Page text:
UBC Theses and Dissertations
Life and work: the health-related quality of life and employment outcomes of rental transplant recipients Ferguson, Beryl M.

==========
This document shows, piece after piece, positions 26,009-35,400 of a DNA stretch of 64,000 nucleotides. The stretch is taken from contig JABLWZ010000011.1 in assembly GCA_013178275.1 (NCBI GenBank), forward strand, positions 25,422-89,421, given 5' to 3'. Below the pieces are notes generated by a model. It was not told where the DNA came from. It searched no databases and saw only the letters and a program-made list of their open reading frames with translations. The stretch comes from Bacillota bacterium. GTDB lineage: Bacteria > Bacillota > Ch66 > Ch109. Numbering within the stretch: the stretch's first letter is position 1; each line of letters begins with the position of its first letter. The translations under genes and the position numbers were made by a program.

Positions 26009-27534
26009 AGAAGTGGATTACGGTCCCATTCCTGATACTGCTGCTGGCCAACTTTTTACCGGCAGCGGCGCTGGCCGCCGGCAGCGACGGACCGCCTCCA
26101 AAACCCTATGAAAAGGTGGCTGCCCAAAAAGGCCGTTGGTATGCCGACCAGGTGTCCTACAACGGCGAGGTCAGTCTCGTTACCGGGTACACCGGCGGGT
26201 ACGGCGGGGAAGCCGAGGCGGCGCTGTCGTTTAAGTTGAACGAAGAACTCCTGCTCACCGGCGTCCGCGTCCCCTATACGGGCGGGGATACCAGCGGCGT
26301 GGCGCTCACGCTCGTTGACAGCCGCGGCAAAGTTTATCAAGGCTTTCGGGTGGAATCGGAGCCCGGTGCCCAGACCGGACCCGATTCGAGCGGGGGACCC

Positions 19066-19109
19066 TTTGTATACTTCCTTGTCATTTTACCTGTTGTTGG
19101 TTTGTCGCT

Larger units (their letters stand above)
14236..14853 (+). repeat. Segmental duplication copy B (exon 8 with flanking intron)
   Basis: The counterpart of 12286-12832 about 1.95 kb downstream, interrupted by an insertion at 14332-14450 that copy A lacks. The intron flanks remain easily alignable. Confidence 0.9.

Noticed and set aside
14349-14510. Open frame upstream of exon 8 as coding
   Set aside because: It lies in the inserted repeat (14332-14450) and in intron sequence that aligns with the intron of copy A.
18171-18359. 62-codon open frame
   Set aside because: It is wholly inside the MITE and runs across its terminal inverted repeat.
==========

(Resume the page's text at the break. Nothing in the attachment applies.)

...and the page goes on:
This study was designed to investigate patient outcomes following kidney transplantation in terms of health-related quality of life and employment status. In addition it was designed to identify, in terms of relative contribution, the main factors or characteristics that are associated with employment from the perspective of the renal transplant recipient. The study was conducted in two stages. In stage one, 216 adult renal transplant recipients from the lower mainland of British Columbia completed a mail questionnaire on their health-related quality of life and their employment circumstances. In stage two, using a maximum variation sampling strategy, seven adult transplant recipients participated in a personal interview. The results from this work indicate that a person's health-related quality of life following renal transplantation is less than optimal. Limitations persist particularly in the area of physical functioning and the ability to perform usual roles at home, school and work. The area least affected is the transplant recipients’ mental health. People with renal transplants generally adjust well to their condition and their mental health approaches the levels found in the general population. Employment prospects are diminished for people with kidney transplants. Employment rates lag behind the rates in the general population. The reasons for this finding are complex and reside in the individual as well as the socio-cultural, economic and political reality. When poor functional health is compounded by limited education, increased age, interruptions in work and the unavailability of suitable work, disadvantages in employment increase. The health and employment outcomes of renal transplant recipients provide estimates of the need for social work services and allow monitoring of progress toward meeting the goal of full rehabilitation in this population. Identifying and mapping the factors that contribute to employment using the PRECEDE-PROCEED model for health promotion planning and evalution is a useful guide to selecting and directing intervention where it is most needed. The findings of this study raise questions about quantifying a realistic employment goal for renal transplant recipients. It is recommended that further research be conducted to determine the barriers to employment found among other groups of chronically ill persons in order to develop a broad strategy for improving access and equal opportunity to jobs for all who desire them.
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